Meditation Centers For Addiction West Linn OR

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Portland Friends of the Dhamma
1422 SE Tacoma St
Portland, OR
Specialty
Theravada Buddhist

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Portland Insight Meditation Community
(503) 771-4123
6536 SE Duke
Portland, OR
Specialty
Vipassana

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Zen Community of Oregon - Portland Dharma Center
(503) 728-0654
2514 SE Madison
Portland, OR
Specialty
Zen

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Shambhala Meditation Center of Portland
(503) 231-4971
1110 SE Alder St., Suite 203
Portland, OR
Specialty
Tibetan Shambhala

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Dharma Rain Zen Center
(503) 239-4846
2539 S.E. Madison
Portland, OR
Specialty
Zen - Soto

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Portland Buddhist Priory
(503) 238-1123
3642 SE Milwaukie Avenue
Portland, OR
Specialty
Zen - Soto

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Shakyamuni Tibetan Buddhist Center
(503) 788-6465
5403 SE Center St.
Portland, OR
Specialty
Tibetan

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Portland Community of Mindful Living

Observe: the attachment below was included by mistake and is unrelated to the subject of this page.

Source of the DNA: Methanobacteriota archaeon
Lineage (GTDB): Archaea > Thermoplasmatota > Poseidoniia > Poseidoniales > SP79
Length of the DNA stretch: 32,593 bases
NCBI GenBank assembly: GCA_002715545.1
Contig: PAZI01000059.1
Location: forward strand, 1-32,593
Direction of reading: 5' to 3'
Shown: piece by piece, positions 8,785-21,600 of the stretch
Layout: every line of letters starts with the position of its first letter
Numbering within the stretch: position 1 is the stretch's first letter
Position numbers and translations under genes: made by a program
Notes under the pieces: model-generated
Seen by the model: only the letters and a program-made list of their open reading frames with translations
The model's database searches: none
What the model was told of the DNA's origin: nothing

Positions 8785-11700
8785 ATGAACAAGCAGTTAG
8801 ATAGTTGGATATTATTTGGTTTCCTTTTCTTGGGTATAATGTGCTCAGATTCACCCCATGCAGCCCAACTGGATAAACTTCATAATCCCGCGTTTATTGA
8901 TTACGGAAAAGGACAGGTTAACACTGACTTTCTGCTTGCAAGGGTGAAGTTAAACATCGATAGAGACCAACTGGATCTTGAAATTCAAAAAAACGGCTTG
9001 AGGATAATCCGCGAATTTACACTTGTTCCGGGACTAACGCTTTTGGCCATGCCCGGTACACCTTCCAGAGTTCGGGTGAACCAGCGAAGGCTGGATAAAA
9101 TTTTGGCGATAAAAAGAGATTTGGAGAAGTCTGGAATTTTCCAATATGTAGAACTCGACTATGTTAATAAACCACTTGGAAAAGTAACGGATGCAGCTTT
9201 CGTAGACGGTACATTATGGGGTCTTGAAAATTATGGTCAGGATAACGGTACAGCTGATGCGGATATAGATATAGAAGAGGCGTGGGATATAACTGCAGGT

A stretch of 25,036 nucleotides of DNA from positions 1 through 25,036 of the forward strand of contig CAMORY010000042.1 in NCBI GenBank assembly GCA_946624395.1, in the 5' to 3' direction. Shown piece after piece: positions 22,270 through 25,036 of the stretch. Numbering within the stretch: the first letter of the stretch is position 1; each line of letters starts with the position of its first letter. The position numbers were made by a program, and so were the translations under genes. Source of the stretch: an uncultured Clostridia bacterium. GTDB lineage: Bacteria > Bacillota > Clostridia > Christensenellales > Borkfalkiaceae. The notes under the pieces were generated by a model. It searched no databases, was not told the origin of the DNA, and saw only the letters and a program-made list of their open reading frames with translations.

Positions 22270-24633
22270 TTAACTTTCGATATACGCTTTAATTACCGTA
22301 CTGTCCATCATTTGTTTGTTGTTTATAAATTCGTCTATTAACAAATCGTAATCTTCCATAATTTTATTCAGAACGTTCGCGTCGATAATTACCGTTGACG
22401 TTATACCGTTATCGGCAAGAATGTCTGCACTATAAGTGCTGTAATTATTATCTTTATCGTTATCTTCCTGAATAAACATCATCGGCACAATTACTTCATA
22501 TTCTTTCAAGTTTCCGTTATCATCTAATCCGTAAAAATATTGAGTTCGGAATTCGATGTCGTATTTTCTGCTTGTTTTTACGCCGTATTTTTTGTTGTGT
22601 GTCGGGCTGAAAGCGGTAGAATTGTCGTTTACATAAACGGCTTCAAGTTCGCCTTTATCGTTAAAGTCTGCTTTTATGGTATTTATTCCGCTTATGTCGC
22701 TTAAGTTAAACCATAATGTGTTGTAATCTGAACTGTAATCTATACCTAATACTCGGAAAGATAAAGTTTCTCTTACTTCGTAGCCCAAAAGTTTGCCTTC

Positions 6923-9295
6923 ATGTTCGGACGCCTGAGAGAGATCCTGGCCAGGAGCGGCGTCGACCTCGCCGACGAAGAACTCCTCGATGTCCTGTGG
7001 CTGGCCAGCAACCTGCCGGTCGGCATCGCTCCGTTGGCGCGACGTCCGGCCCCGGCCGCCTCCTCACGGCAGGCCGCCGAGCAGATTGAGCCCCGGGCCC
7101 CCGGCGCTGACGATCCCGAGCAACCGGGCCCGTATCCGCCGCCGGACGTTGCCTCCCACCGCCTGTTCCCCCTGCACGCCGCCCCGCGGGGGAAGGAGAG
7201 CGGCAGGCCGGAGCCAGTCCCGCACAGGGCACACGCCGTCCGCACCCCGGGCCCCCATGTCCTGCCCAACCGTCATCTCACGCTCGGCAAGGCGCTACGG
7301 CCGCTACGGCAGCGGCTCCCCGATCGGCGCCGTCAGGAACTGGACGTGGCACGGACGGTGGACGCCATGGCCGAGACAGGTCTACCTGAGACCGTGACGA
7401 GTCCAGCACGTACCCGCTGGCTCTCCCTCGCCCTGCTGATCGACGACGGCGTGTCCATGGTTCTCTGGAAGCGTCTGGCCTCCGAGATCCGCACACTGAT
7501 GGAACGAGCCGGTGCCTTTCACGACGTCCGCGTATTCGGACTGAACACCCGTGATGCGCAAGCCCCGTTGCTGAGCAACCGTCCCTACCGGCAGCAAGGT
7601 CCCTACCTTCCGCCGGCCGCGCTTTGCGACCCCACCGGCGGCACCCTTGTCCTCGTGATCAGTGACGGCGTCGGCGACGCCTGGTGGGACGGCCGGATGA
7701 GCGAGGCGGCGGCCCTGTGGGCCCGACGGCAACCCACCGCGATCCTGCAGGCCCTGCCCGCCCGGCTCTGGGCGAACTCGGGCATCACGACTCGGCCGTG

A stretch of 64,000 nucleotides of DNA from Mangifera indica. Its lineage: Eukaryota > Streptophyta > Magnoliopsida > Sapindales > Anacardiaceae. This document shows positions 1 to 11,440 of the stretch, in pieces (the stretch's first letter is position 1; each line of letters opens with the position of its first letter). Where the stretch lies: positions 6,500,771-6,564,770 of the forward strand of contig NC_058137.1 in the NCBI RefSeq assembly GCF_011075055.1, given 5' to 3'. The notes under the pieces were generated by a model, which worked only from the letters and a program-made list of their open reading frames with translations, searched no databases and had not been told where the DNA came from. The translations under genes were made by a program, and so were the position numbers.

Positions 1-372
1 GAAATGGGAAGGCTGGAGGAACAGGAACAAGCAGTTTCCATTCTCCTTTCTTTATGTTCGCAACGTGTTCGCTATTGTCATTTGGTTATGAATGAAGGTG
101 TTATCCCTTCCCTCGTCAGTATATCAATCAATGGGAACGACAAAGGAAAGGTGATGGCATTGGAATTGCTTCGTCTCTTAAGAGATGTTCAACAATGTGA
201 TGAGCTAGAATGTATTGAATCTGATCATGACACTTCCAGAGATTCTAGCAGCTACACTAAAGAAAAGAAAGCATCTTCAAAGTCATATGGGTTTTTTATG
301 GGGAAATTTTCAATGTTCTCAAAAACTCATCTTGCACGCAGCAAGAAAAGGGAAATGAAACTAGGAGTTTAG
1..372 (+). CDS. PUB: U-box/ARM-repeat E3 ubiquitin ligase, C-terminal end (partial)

(503) 285-8897
Portland, OR
Specialty
Zen

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Self-Discovery Seminars
(503) 234-7016
Portland, OR
Specialty
Non-sectarian

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Zen Community of Oregon
(866) 446-5416
Portland Dharma Center
Portland, OR
Specialty
Zen

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Meditation builds strong brains

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By Megan Keough

Apparently, people who meditate are a bit thickheaded—in a good way of course. A new study led by Massachusetts General Hospital shows that the regular practice of a particular form of meditation appears to thicken areas of the brain associated with attention and sensory processing.

Brain scans of experienced, frequent meditators showed thickening in the insula, an area of the cortex involved in the integration of emotion with thought. Most of the structural changes occurred in the right hemisphere of the brain, in the prefrontal cortex, which regulates memory and attention. This area tends to thin as we age, and yet the thickening was more pronounced in older practitioners. According to Sara Lazar, PhD, the study’s lead author, this evidence suggests that meditation may slow down the atrophy of certain areas of the brain that typically occurs with age.

Perhaps even more interesting, you needn’t don robes and retire to a cave somewhere to achieve these results. Instead of scanning the brains of Buddhist monks who devote their lives to meditation, researchers enrolled 20 people who averaged nine years of experience and about 40 minutes a day meditating. (Fifteen people with no experience in meditation formed the control group.) Those participants who meditated most deeply—as measured by breathing rates—showed the greatest changes in their brains, which suggests that meditation caused the thickening, as opposed to the thickening indicating a predisposition to meditate.

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